Love is Activism, So Let’s Make Sure We’re Still Practicing Self-Care

2020 was one hell of a year, but of the many things its revealed, was that when people were put under stress and fear that which made them no longer feel comfortable and contained – they woke up.

The world went through serious trauma. Many lost their jobs, were put in social isolation for far longer than humans can psychologically handle, and some lost loved ones to corona virus. We were already on edge, with little to no relief from our government. The lack of financial support felt highly ignored from the administration – an abandonment that proved to its people that our elected officials (in either major bipartisan parties) do not care about you.

Then, the final blow came, when our nation watched the murder of George Floyd in the hands of a police officer, all in 8 minutes and 46 seconds. Witnessing a murder is a type of trauma that can have serious psychological consequences and PTSD. Imagine a whole nation witnessing this together.

So it comes to no surprise that the following days into weeks of protests were serious. People had had enough. For once in a lifetime, there was mass hurting, rage, and sadness that was strong enough for people to come together to demand a change to the system that is full of racism and corruption. And as time went by and more and more murders of black people by police began to surface, people got angrier.

Now, what does all this have to do with yoga? The answer is actually, everything.

Yoga is about practicing accountability. You show up to a yoga class to meet your edge without exceeding it to injury. Instead of making goals, you set intentions that answer the “why” rather than the “what”. You practice radical self-love so that you don’t burn yourself out when you want to give it to the world in a genuine way. And loving yourself first is especially important to activism because it can separate sincere activism with performance.

The difference between genuine activism and performance is that you are personally drawn to addressing a change you want to see in the world (be the change you want to see in the world, sounds familiar, right?). There may not be much personal gain for you personally, but by collectively as a community.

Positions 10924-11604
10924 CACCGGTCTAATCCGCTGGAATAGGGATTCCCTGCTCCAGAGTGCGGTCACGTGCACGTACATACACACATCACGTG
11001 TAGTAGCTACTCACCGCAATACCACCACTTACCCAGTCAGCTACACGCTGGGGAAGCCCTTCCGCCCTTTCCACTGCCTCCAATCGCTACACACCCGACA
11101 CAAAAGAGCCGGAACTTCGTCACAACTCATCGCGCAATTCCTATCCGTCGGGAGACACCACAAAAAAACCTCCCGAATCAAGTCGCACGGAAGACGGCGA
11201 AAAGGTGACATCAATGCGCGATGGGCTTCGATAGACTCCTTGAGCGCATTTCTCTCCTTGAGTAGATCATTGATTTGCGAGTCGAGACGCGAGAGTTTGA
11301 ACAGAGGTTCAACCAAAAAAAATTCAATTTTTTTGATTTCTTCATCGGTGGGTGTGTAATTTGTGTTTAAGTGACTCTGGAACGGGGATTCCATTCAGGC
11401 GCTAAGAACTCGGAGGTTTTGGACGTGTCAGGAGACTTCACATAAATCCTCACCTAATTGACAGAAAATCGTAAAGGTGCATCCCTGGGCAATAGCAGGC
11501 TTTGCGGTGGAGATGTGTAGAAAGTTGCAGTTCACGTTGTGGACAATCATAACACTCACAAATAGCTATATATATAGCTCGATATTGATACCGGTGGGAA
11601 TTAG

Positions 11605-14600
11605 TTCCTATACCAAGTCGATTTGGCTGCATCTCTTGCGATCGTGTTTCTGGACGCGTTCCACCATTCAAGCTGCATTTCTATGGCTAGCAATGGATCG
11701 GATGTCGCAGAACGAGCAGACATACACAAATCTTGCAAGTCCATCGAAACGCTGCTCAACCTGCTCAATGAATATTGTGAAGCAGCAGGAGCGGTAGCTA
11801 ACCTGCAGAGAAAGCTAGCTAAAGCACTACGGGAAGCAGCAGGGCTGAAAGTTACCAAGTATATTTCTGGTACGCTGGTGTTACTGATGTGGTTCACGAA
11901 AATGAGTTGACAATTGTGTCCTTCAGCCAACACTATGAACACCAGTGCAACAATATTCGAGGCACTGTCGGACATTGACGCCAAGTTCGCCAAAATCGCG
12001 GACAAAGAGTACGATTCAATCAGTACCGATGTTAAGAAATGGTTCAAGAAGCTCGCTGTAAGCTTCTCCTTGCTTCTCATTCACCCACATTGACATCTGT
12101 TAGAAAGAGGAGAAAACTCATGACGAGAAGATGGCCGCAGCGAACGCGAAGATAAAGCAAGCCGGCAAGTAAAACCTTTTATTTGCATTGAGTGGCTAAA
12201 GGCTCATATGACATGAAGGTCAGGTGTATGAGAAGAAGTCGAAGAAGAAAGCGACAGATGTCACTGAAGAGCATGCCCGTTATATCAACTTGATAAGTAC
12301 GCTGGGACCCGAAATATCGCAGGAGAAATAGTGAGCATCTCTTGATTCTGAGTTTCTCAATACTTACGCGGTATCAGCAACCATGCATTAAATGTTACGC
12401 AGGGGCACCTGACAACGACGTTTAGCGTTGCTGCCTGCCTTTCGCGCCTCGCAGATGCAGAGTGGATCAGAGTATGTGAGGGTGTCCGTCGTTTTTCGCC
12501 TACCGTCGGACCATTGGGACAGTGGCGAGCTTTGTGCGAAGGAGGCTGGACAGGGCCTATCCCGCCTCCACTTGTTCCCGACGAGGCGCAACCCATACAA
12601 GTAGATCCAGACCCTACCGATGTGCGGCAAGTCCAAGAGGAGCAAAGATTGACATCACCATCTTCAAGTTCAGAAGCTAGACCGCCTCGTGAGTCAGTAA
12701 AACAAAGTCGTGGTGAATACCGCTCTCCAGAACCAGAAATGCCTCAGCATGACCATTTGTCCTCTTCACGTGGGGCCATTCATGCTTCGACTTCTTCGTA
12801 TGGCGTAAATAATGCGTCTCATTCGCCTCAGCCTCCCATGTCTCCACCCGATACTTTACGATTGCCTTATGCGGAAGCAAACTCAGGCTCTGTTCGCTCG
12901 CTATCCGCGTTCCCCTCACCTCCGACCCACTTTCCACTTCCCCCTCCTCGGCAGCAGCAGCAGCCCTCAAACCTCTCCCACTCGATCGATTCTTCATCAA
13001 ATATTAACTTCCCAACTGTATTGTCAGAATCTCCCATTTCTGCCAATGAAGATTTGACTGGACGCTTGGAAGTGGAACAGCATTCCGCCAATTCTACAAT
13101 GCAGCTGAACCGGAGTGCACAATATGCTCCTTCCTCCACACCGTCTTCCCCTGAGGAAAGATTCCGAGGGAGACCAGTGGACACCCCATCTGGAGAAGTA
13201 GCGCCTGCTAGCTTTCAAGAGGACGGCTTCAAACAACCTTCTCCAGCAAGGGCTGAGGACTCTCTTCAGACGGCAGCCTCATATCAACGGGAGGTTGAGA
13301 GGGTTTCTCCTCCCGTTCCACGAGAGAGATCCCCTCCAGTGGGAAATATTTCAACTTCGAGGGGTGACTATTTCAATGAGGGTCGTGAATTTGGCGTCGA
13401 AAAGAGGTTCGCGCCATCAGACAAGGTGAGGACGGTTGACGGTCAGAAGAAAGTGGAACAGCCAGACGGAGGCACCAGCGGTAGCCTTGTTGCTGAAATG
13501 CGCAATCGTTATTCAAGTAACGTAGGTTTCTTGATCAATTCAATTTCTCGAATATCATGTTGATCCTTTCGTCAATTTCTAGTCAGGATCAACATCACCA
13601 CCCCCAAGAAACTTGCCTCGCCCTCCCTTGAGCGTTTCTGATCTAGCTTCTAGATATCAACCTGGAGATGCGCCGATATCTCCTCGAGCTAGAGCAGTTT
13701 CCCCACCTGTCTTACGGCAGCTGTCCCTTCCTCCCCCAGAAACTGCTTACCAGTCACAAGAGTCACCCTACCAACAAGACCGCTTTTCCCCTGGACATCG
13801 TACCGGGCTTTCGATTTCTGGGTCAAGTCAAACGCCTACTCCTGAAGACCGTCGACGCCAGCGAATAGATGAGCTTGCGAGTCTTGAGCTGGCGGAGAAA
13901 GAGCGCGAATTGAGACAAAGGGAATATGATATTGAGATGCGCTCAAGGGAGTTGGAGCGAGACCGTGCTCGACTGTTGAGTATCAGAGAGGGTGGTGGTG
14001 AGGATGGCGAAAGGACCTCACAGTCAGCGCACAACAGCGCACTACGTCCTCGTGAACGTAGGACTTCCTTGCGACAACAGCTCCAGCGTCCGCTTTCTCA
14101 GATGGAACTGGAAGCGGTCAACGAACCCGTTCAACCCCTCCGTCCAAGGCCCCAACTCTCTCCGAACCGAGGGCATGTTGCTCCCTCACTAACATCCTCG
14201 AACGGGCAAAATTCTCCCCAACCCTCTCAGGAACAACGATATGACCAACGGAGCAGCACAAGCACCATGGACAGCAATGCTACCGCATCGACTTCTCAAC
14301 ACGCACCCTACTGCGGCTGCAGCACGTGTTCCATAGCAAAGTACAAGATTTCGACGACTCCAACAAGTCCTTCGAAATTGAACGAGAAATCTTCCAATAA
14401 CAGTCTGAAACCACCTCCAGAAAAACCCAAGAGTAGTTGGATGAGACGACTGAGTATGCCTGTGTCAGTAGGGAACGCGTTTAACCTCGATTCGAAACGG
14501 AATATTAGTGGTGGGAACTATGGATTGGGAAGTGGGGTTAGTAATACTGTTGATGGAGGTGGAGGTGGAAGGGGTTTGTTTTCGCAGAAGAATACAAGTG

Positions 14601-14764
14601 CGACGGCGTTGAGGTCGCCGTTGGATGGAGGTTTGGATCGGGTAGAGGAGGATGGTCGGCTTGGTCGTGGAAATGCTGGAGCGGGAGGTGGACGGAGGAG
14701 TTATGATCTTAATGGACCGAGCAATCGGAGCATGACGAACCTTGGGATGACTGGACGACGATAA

In performative activism, one might gain social acceptance and attention, more likes on Facebook and Instagram, or even intentionally profit off of the struggles of others. Though it might be helpful in the short run to show up to a protest or make a social media post addressing racism, performative activism often leads to dropping off their efforts the moment it no longer becomes the flavor of the week on social media. Corporations are infamous for applying a rainbow to their logo for LGBTQ+ month while doing absolutely nothing to support the LGBTQ+ community. And not just big corporations do this, but people do this. As consumers, they buy the products and goods from corporations that massively harm the environment and take little to know accountability for, or steal from indigenous cultures, or use slave/child labor via third world countries as well as the prison labor system in the U.S.

Now, there are many secrets that large corporations keep that many consumers are not aware of. I only found out recently that, even though that for many years I’ve made an effort to avoid purchasing beauty products made from companies that test on animals – that these efforts were in vain because most “ethical, small-label” brands are owned by either one of two beauty brand conglomerates – Estee Lauder and L’oreal. In a market full of secrets, its easy as a consumer to be fooled, or just flat out not given any other options to buy from.

But in all, it goes back to accountability. We will make mistakes when practicing activism, its inevitable. But as long as we care, and that we are willing to accept our mistakes and are willing to learn, then it is not performance. But if we are in it to look more “woke”, or to support our ego, or for the likes, its probably not for the most genuine reasons. If we are so desperate to seek approval from others as to fake activism, there may be deeper issues with self-esteem that may need to be addressed. This is again why it is so important to practice self-love and self-care in activism. Its to balance the amount of love we put out there for a cause with the amount of love we have for ourselves. It’s also easy to give too much of ourselves away that we may face burn out, fatigue, or indifference – all of which is not helpful for anyone.